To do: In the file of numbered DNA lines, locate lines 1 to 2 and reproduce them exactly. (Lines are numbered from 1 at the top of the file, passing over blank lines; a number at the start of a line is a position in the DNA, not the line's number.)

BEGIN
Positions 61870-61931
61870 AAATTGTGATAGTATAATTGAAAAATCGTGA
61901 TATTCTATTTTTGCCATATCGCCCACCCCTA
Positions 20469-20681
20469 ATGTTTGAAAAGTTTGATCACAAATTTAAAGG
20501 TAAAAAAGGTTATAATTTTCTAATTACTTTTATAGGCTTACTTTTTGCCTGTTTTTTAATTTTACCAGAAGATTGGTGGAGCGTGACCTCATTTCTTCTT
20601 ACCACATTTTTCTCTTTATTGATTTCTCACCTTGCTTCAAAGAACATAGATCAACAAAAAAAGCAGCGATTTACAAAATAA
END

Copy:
Positions 61870-61931
61870 AAATTGTGATAGTATAATTGAAAAATCGTGA